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Blood Pact said:

Why do people keep ignoring the obvious reason, even though it's been stated twice buy myself and MILLANDSON!?

If I only own DH/RT/DW, and an expansion for playing Chaos/Eldar/whatever comes out for one of the game lines I don't own, I have to go out and buy two books!

You all seem to be taking it for granted that not everyone buys in to every game line. And that an expansion book for Rogue Trader doesn't help someone who only plays Dark Heresy and only has Dark Heresy books, or vice versa. Suddenly you need to go out and buy the core book and expansion in question, or you just don't buy it at all.

The only way for it to work perfectly would be if they made similar expansion books for the other lines (so a "how to play Chaos" book for DH, RT, and DW). Now THAT is something that would be an unsound business decision.

Because bringing out a consolidated core rulebook for the 40K RPG would be a good decision, pricing it around 25$ and bringing further expansions as expansions to the general rules at about 30-35$ this way you still pay the price of a full core book of the current hairsplitting system, but have the freedom of choice what to add to your gaming library,maiking further additions more cost effective without having to pay for the same redundant 150-200 pages again and again and again.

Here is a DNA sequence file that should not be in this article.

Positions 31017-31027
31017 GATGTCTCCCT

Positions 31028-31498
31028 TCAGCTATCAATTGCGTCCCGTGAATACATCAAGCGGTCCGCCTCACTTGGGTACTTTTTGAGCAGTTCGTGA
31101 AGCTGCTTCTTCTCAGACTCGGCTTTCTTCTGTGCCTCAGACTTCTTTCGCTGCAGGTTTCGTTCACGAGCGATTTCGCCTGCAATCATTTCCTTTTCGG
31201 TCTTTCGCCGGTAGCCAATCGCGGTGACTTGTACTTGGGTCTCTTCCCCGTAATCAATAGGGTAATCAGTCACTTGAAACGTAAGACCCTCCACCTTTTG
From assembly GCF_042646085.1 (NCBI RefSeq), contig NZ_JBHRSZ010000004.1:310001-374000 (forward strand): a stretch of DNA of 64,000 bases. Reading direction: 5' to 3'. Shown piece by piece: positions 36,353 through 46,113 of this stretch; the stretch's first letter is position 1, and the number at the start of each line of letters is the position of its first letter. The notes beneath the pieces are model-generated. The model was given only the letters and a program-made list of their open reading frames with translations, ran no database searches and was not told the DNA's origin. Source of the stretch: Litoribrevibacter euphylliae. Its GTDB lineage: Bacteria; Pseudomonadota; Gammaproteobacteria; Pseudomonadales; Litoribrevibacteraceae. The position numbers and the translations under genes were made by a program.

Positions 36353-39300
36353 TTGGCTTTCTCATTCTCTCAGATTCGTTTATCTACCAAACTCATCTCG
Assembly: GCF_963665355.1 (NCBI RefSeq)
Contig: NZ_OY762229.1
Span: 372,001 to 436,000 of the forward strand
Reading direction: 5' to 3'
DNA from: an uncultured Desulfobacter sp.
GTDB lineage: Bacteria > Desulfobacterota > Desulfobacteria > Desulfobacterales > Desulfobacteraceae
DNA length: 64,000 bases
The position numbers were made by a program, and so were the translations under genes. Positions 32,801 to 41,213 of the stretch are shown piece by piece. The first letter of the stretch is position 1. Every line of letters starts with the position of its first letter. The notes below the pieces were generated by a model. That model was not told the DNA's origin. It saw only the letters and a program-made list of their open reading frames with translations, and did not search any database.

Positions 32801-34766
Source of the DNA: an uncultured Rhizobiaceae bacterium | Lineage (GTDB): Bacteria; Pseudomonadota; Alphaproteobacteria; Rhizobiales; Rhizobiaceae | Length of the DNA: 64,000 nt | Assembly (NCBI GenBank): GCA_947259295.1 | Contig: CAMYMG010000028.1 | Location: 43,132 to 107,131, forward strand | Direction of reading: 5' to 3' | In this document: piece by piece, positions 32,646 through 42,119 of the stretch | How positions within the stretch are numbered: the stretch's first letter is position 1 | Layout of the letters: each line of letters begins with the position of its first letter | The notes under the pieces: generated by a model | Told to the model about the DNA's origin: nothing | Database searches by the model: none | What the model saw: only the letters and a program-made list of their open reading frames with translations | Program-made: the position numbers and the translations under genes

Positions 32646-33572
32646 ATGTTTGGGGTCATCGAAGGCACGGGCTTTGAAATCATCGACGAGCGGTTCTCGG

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Considering the quality of past FFG products associated with 40K, I can garauntee you that the Radical's Handbook won't hold a candle to Black Crusade, as far as playing a servant of Chaos goes. Especially since the Radical's Handbook isn't about letting you play a chaos worshipper.

And yes, I know exactly what you want, I play WW's games. However, it's too late to be converting the lines over to that style for no good reason, when they're so **** new. Maybe if they do a 2nd edition of them all...

And some of your complaints ring rather hollow, they're not reprinting 150-200 pages, they're not even reprinting 100 pages. Recall that character creation in all the game lines is different, so they're not reprinting that, and while the areas concerning careers/specialties are similar, none of it is a reprint either, except for a few paragraphs of "now we're at the next step, where you blah blah blah...", which is alright because there's some redundancy in the WW books too, even with the one core rulebook.

So assumin ALL of Dark Heresy's chapters 3 (skills), 4 (talents), 7 (playing the game) and 8 (GMing) are reprints, that brings us to a grande total of 87 pages. And when you factor in artwork  and that they're not word for word the same all the way, it's actually less than that.